State of ND Appear to be Using Scare Tactics Against Potential Recreational Marijuana Measure

The Judiciary Committee has been tasked with studying “the implications of the potential adoption of an initiated measure allowing the use of recreational marijuana. The study must consider the potential benefits and detriments of legalizing recreational marijuana.” The study’s original intent was for the legislature to be prepared if a potential ballot measure was approved by the public in November 2020. A wise move considering the debacle that ensued following the passage of medical marijuana in ND.

However, the approach of the committee’s hearings appears to be focused on “detriments” of legalizing recreational marijuana according to some backers of the measure. It makes one question if that is by design from Chairman Lawrence Klemin (R – District 47). For example, just last week, at a committee hearing Workforce Safety and Insurance of North Dakota (WSI) appeared to use a scare tactic against recreational marijuana. To paraphrase, if pot is legalized, we’d all potentially pay more due to an increase in WSI claims.

As reported on, “Workforce Safety and Insurance agency attorney Jodi Bjornson says someone under the influence of marijuana who is hurt on the job would not be compensated presently. But she says that could change if the drug is made legal for recreational use – unless lawmakers create rules to forbid it.”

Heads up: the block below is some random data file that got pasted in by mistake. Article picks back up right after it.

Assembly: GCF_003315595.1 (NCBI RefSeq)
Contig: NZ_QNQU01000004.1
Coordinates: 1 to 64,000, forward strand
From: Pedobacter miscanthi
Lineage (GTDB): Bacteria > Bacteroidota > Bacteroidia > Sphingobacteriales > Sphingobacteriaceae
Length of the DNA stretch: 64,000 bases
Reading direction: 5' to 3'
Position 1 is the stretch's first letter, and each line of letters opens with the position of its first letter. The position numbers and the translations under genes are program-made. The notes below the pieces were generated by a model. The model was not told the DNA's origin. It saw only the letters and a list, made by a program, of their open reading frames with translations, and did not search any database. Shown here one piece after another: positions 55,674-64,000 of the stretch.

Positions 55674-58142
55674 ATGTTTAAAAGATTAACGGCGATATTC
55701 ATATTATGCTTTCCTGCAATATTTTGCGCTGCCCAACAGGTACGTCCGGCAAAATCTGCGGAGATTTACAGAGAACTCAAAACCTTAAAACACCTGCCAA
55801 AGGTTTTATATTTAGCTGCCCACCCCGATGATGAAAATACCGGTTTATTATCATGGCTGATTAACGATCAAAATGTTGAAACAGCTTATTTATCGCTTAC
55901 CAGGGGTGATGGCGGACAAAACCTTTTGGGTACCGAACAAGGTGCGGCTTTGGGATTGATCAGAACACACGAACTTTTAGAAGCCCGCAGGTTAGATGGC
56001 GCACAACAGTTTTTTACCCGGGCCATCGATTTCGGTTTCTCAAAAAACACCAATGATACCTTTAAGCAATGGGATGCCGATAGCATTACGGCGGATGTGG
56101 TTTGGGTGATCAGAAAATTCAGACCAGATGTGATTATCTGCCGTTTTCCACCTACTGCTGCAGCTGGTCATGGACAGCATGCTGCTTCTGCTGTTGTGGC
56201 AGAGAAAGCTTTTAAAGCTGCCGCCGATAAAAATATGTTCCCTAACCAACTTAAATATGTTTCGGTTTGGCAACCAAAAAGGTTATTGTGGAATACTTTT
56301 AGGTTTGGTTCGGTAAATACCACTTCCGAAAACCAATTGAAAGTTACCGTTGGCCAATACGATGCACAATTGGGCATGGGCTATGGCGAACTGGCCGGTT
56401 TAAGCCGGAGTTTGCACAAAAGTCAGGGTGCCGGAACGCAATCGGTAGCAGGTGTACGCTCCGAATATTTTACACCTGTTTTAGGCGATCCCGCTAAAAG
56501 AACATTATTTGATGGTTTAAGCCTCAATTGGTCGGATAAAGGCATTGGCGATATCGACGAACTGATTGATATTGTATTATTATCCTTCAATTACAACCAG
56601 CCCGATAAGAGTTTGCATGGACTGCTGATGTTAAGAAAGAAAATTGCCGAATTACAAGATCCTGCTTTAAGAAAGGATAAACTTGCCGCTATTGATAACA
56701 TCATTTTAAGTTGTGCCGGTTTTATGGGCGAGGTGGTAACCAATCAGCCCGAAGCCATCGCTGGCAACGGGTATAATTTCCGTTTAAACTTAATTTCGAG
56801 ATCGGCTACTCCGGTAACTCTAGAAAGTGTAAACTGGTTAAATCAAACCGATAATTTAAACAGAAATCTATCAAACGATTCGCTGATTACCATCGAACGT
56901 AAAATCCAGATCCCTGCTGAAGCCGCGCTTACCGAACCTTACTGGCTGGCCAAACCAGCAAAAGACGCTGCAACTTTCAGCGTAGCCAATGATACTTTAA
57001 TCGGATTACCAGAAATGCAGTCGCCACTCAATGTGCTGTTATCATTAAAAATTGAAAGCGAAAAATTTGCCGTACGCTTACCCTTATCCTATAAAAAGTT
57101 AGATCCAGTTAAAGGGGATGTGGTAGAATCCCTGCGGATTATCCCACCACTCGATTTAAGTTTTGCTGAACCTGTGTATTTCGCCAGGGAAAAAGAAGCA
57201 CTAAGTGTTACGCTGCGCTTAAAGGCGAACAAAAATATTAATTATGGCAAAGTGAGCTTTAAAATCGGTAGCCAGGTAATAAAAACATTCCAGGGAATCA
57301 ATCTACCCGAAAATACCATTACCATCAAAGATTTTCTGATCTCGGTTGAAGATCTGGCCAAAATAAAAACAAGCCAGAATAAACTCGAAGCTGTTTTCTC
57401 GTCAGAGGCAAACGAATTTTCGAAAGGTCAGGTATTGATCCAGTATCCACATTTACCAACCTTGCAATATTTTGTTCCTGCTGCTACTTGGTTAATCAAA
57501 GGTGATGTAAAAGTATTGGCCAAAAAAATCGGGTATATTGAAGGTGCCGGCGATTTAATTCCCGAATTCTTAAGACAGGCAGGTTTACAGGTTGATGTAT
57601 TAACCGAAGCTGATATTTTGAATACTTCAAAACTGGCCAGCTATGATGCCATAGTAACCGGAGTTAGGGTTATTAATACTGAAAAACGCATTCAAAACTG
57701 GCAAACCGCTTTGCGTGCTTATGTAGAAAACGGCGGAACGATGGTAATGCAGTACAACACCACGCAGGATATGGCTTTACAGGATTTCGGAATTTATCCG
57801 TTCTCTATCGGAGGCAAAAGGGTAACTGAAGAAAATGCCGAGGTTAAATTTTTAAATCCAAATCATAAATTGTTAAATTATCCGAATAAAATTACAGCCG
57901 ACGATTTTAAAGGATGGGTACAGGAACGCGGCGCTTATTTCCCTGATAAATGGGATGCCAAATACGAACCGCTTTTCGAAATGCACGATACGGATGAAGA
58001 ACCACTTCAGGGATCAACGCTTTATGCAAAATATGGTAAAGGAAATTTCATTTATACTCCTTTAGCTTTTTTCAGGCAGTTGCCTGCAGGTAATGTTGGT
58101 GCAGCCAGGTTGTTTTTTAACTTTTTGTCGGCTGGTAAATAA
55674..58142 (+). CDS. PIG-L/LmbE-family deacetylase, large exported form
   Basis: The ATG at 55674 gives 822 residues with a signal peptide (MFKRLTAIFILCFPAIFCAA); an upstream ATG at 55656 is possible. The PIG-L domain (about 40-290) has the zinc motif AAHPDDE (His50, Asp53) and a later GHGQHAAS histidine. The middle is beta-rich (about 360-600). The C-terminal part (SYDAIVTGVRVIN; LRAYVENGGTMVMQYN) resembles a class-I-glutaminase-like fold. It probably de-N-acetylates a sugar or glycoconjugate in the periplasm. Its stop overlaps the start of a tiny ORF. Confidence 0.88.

In the debate over legalizing marijuana, a lot of people like to compare how pot and alcohol are publicly treated. A quick analysis of how WSI “compensates” someone injured on the job if they are injured under the influence of alcohol shows they wouldn’t be compensated. ND Century Code, 65-01-02(11)(b)(3).


There are legitimate questions as to how to test and measure when someone would be “intoxicated” or under the influence of marijuana. Looking objectively to other states who have gone down this path is fair. However, if the committee hearings are politically orchestrated to get the potential opposition to recreational marijuana – fair or not – on the official record of ND for the pending measure then there is a problem.

Politicians have been vocal on measures for a long time. Often it is scowled at by the general public. Think, for example, legislative hostility to ethics and an independent commission to oversee it. In this case, subtly using committee hearings to seemingly undermine a potential measure is also something that should garner the attention of the general public.

It is clear the majority in the Legislature doesn’t want to see recreational marijuana in ND. Heck, they didn’t want medical marijuana. Perhaps a majority of North Dakotans also don’t want to see it legal to be used recreational. We will soon find out at the ballot. The campaign appears to be well underway in the legislative body.

Tyler Axness